Posted in buttface, Great Ends of The Church, tagged 1corinthians, church, firstpresnc, great ends, joel, pcusa, psalm, psalm 48, sermon series, spirituality on May 20, 2013|
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[DISCLAIMER: So I like to take my time off and I like writing my sermon on Thursday, it’s my rhythm. I am realizing though that I may only be blogging Monday-Thursday every day. I will post the sermon from Sunday as well. I’m still figuring out how all this works but I’m liking the reading, I hope you’re liking the reflection.]
This is the start of week 2 in a series where I will be journaling through the Consultations on the Common Texts while preaching a sermon series on the “Great Ends of the Church”. Here’s the plan.
Today’s scriptures are Psalm 48, Joel 2:18-29, and 1 Corinthians 2:1-11. Today we are reflecting on the scripture from Sunday (Acts 2:1-21)
I’m not sure if it’s just me today but this just seems to be a call to walk around and look at the cool stuff God created, which is nice…I guess. It just doesn’t seem to be jiving with the great ends theme. Maybe, exhibition of Kingdom of Heaven to the world, but not really. I’d be open to someone helping me out on this one.
This is a weird pericope, most of it has to do with God not letting the Israelites be a laughing stock anymore, God saying, “you know all that stuff I did to you, well…sorry, how about I fill your threshing floor and we’ll be straight. Right?” Then the last two verses are the verses that Peter quotes in his speech on Pentecost. Maybe God is sheltering and nurturing God’s children but it kind of just sounds like an abuser who says, “No really, I’ll change this time.” These passages are hard for me.
1 Corinthians 2:1-11
It’s a rough day for me. Based on the title of this section “True Wisdom of God” I guess it fits in “the preservation of the truth” category, but it also says, we don’t really know the truth, God does. Well. That’s. Just. Awesome.
Better luck tomorrow.
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Posted in buttface, Great Ends of The Church, tagged bible, ggbolt16, god bible, great ends, human-rights, paul and silas, pcusa, religion, theology, week 1 on May 13, 2013|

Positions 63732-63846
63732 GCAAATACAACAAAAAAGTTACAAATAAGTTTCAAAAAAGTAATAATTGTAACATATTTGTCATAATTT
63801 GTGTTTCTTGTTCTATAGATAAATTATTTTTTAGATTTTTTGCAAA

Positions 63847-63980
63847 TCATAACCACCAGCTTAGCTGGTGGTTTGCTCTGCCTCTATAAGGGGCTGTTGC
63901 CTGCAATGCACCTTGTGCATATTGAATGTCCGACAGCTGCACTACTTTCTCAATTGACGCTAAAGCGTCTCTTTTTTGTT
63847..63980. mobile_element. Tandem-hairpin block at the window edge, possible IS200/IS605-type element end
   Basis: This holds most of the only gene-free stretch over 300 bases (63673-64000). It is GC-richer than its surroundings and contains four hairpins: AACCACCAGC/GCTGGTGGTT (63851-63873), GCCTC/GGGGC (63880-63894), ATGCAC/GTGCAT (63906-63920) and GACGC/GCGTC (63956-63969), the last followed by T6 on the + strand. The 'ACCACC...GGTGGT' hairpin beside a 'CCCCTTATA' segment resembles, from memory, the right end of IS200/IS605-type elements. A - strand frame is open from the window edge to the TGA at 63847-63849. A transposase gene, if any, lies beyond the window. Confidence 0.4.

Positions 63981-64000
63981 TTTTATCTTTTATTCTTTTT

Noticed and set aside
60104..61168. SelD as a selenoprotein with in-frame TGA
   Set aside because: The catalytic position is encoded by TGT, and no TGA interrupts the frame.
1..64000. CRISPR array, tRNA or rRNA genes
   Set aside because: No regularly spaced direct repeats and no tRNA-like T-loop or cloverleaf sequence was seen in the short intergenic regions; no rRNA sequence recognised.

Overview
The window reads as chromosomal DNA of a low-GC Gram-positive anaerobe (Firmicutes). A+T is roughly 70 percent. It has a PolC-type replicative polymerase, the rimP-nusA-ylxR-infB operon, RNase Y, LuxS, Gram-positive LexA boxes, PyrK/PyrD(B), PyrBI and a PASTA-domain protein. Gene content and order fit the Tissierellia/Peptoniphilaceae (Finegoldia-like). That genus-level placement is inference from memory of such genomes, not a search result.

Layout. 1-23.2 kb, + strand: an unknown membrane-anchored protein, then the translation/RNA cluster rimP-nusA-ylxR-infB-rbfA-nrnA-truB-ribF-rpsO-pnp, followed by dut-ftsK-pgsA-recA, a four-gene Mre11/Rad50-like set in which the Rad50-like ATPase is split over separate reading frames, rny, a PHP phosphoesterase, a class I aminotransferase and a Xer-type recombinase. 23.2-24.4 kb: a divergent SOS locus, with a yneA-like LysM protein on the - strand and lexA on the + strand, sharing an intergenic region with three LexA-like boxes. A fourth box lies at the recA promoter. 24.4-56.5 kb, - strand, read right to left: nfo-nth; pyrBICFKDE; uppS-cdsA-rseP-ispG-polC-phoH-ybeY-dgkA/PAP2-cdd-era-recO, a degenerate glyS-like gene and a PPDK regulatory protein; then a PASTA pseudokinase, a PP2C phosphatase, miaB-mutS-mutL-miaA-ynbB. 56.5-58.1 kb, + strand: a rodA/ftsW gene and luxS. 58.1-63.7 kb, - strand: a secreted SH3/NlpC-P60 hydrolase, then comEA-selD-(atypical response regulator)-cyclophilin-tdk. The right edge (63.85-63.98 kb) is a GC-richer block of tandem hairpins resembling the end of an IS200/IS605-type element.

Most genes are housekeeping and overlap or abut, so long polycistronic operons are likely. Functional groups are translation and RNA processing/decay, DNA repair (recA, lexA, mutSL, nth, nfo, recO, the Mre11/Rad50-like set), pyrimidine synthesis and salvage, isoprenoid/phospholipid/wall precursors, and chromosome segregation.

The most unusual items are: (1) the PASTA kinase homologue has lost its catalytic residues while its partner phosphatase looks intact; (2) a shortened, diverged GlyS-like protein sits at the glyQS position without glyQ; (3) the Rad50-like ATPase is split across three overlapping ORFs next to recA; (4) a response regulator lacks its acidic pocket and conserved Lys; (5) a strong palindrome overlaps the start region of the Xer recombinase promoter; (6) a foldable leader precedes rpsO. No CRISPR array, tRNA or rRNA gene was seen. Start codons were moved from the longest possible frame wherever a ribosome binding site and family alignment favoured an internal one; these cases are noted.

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This is the first post of many where I will be journaling through the Consultations on the Common Texts while preaching a sermon series on the “Great Ends of the Church”. Here’s the plan.
Today’s scriptures are Psalm 29, Exodus 40:16-38, and Acts 16:35-40. Today we are reflecting on the scripture from Sunday (Acts 16:16-34)
This scripture speaks mainly of the power of God. Paul and Silas were in jail when an earthquake shook their chains loose, presumably by God. However, in the translation I am using, The Life With God Bible (NRSV), the title to this Psalm is “The Voice of God in a Great Storm”. This makes me think that when we are locked in our innermost cells in the stocks of our own shame and life situations God’s voice is powerful and can help to lead us to freedom when we listen.
This also makes me think of a story a friend of mine told me. Her father is a Free Will Baptist, in their prayer meetings they have a time of prayer where everyone prays out loud at the same time, it’s more than a litte chaotic. My friend would talk about in those prayer times, she could always here her father’s voice and that reassured her. I always liked that story. Hopefully, even in our darkest times we can still hear God’s voice.
Paul and Silas were freed from their chains but stayed in the prison and saved others. Sometimes we feel like we are free but something is holding us back. Moses made all the preparations, by all intents and purposes he was ready, the Israelites were ready to pass into the Promised Land. It seems that sometimes we are physically ready, but may not be spiritually or mentally ready for the next leg of the journey. Just because we’ve done all the work and crossed all the t’s and dotted the i’s doesn’t mean we’re ready. I wonder if Paul and Silas stayed because they weren’t ready, I wonder if I leave before I am ready. I pray that I am able to lead (and follow) folks at the right time, not just when we are ready for a change.
Often we allow people off the hook. Paul, a Roman citizen, demands justice for his beating and arrest. It’s not enough to let him go, the authorities must make amends for their crimes. Sometimes when the injustice no longer affects us we no longer care, but Paul named the injustice and appears to be taking a stand against the systematic injustice around him, hopefully ensuring that it will not affect anyone else.
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